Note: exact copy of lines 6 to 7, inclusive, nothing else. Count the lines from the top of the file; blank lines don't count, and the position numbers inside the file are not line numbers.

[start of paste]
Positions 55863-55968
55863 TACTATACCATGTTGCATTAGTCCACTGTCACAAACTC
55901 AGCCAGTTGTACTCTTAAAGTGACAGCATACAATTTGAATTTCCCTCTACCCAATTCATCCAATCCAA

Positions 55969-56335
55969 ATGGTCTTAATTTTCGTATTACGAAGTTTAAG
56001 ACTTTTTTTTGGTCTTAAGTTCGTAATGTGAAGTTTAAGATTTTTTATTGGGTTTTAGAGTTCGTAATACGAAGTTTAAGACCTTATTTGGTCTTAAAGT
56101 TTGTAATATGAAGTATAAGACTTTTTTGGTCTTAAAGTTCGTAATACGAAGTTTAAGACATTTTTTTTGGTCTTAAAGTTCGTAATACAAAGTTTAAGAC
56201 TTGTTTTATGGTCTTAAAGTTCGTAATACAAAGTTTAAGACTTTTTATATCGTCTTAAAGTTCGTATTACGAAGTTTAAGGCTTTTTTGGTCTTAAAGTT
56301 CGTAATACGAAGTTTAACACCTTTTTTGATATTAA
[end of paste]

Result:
56001 ACTTTTTTTTGGTCTTAAGTTCGTAATGTGAAGTTTAAGATTTTTTATTGGGTTTTAGAGTTCGTAATACGAAGTTTAAGACCTTATTTGGTCTTAAAGT
56101 TTGTAATATGAAGTATAAGACTTTTTTGGTCTTAAAGTTCGTAATACGAAGTTTAAGACATTTTTTTTGGTCTTAAAGTTCGTAATACAAAGTTTAAGAC